“We stand should to shoulder with each other at this faculty.   And the other departments will also need to make cutbacks. However, we work based on the principle that things must be balanced at faculty level and departmental level. So if we can see that there’s a structural imbalance, we’ll have to make an adjustment, just as we’ve done in this case. Those are the rules of the game," he says.

Educational income has dropped off

The financial situation at the faculty is due to a number of factors, including the high inflation rate, but Thomas Pallesen highlights the diminishing number of admissions. The faculty's educational revenues dropped by DKK 43 million from 2021 to 2023. This is mainly due to Aarhus BSS going from 9,906 student FTEs earned to 9,017 in 2023. Student FTE income is the amount of money the university receives each time a student passes an exam.

"I'm of course upset that we’ve ended up in this situation. One of the reasons for it is the decrease in student FTEs due to students not showing up to their degree programmes. That’s why we’re in this situation, and that's a shame, because we have a lot of qualified applicants, so it’s frustrating that we can’t fill all the places.

Having said that, we have looked at whether we can do something in relation to standby places and overbooking, so we don't end up in this situation again. Once we’ve implemented these adjustments, we’ll have a good, healthy and well-functioning faculty, especially since we also expect our educational revenues to get back on track," says Thomas Pallesen.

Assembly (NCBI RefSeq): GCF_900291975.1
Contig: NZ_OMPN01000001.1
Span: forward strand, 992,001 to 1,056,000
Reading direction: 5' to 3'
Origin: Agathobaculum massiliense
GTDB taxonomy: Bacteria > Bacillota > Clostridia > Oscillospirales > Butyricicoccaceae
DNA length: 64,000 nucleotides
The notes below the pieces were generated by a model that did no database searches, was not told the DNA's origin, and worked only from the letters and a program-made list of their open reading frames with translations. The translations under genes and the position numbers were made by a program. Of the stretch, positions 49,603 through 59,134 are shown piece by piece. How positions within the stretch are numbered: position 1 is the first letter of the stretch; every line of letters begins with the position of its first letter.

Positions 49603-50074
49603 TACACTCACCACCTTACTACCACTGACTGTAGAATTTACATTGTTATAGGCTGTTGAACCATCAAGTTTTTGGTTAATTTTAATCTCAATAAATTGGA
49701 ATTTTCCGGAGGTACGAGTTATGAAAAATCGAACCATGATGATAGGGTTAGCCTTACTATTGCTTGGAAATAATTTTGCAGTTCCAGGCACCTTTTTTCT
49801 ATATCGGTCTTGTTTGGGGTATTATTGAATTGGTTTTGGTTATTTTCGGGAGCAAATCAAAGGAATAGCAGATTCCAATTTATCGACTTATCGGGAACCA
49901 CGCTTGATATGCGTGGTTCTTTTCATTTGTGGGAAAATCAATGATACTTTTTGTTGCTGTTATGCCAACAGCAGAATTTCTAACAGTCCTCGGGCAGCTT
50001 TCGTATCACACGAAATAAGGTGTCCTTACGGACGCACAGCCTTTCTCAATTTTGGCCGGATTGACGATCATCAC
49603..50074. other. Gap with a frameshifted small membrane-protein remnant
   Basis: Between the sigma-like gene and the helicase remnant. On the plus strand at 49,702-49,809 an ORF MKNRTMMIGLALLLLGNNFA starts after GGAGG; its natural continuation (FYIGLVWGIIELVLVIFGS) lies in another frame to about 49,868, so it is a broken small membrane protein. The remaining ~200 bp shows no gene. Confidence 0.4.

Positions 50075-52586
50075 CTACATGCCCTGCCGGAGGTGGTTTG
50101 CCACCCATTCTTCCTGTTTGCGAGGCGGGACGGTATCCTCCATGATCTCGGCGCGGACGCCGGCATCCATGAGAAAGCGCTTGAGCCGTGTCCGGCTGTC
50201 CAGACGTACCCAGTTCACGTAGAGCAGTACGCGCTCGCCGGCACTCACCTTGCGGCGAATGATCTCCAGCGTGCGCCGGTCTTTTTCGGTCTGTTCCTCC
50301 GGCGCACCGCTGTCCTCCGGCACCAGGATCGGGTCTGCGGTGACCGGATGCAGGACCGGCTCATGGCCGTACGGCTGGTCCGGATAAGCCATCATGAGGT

According to the dean, there is one thing looming on the horizon: uncertainty about the continuation of the taximeter increase. It has been extended every year for ten years, and temporarily extended for 2023 while the Finance Act is being prepared. However, it might not be extended and that would cost the faculty DKK 45 million.  He also mentions the reform of Master's degree programmes, which may also have unforeseen financial consequences for the faculty.  

Arts also needs to implement cutbacks in the millions - Health and Tech do not

Another faculty that needs to implement cutbacks is Arts. According to the minutes of the faculty’s liaison committee meeting on March 9, Arts will need to make cost reductions to its payroll budget amounting to DKK 48 million no later than 2026.

Cost reductions will need to be made by the School of Communication and Culture (CC) and the School of Communication and Culture (CAS). CAS will need to make adjustments sooner than CC due to different degree programmes. CAS has several Master's degree programmes, while CC primally has Bachelor's degree programmes, which means they will have their current students for a longer period of time.

Johnny Laursen, dean of the Faculty of Arts, would like to wait with commenting on the cutbacks until after AU’s board meeting on 14 April.

The two remaining faculties, Health and Tech, will not have to make cost reductions. However, Tech went through a big round of cutbacks in 2021 and eliminated 80 positions.